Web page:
Incidental findings from diagnostic chest CT may help physicians identify patients at risk for cardiovascular disease.
Incidental information obtained from routine diagnostic chest CT scans can help predict cardiovascular disease risk, according to a study published in the journal Radiology.
Researchers from the Netherlands performed a retrospective study that looked at the contribution of incidental findings in identifying subjects who may be at high risk of developing cardiovascular disease.
“Extensive literature has clearly documented the uncertainty of prediction models based on conventional risk factors,” co-author Pushpa M. Jairam, MD, PhD, said in a release. “With this study, we address to some extent, the need for a shift in cardiovascular risk assessment from conventional risk factors to direct measures of subclinical atherosclerosis.”
The study included a total of 10,410 patients who underwent chest CT for non-cardiovascular indications. Follow-up was a mean of 3.7 years, with a maximum of seven years. The researchers identified 1,148 CVD events among the group.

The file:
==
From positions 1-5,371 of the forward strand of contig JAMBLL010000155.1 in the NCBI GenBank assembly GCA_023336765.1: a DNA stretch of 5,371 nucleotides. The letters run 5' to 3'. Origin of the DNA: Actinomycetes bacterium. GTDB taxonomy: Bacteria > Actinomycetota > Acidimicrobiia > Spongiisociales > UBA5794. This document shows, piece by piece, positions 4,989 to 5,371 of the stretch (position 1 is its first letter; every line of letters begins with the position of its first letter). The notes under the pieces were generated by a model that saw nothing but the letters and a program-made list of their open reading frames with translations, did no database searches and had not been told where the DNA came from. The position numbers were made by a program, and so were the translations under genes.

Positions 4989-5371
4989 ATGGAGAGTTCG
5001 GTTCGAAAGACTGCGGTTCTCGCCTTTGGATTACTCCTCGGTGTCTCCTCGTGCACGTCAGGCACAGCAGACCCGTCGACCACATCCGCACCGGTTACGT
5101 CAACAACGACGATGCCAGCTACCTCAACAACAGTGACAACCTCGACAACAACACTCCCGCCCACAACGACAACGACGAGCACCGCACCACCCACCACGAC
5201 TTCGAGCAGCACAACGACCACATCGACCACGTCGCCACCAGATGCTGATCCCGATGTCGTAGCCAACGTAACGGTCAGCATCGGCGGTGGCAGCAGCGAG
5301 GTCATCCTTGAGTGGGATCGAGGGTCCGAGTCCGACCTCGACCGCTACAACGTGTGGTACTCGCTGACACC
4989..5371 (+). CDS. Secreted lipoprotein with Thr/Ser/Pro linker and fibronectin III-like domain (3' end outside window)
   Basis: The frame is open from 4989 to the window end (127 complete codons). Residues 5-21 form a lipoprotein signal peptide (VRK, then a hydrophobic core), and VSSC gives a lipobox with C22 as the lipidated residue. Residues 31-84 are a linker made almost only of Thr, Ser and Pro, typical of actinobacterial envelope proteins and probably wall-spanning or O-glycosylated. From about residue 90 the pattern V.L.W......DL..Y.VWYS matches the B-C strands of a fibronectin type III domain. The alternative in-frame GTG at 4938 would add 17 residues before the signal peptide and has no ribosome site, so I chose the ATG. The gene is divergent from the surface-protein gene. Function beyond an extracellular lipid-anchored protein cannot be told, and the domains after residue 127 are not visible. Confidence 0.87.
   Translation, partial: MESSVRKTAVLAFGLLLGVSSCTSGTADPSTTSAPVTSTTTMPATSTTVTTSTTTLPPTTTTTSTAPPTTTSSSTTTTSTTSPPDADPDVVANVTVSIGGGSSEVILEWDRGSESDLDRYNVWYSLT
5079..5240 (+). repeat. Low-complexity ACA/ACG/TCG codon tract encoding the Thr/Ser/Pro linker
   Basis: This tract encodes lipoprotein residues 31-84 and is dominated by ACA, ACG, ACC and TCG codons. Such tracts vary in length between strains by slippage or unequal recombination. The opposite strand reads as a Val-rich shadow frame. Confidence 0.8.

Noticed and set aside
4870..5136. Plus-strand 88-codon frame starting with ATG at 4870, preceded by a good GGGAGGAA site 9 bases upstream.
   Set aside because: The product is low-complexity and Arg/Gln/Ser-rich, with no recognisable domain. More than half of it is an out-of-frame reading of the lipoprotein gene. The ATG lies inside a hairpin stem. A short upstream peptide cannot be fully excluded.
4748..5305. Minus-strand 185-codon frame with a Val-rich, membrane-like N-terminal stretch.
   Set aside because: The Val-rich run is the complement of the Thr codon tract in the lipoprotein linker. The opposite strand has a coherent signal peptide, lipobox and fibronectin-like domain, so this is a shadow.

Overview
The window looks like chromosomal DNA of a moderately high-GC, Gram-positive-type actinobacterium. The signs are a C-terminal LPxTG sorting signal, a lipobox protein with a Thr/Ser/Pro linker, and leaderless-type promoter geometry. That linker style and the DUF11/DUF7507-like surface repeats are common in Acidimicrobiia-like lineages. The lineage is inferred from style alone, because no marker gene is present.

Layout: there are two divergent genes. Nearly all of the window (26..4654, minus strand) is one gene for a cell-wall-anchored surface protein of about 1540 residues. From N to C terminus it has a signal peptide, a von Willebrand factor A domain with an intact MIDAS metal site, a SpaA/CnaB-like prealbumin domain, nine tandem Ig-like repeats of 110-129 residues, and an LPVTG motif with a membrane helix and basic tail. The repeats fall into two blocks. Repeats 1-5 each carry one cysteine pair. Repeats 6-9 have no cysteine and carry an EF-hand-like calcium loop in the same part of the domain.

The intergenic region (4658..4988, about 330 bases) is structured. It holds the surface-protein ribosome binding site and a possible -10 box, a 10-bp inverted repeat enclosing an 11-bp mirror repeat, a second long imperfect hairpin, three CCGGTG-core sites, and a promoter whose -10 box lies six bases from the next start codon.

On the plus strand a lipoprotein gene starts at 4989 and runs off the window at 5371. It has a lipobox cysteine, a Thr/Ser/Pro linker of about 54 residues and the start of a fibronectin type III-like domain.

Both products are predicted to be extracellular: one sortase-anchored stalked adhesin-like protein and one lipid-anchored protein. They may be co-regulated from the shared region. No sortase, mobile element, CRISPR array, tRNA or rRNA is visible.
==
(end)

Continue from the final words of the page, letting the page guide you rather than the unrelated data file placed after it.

The CT scans from the identified cases and a 10 percent random sample of the baseline cohort were visually graded for several cardiovascular findings. The final prediction model included:
• CT indication
• Left anterior descending coronary artery calcifications
• Mitral valve calcifications
• Descending aorta calcifications
• Cardiac diameter
“The model demonstrated good discriminative value, with a C statistic of 0.71 and a good overall calibration, as assessed in the validation cohort,” the authors wrote. “This imaging-based model allows accurate stratification of individuals into clinically relevant risk categories.”
Jairam cautions that more study is needed to validate the team’s findings.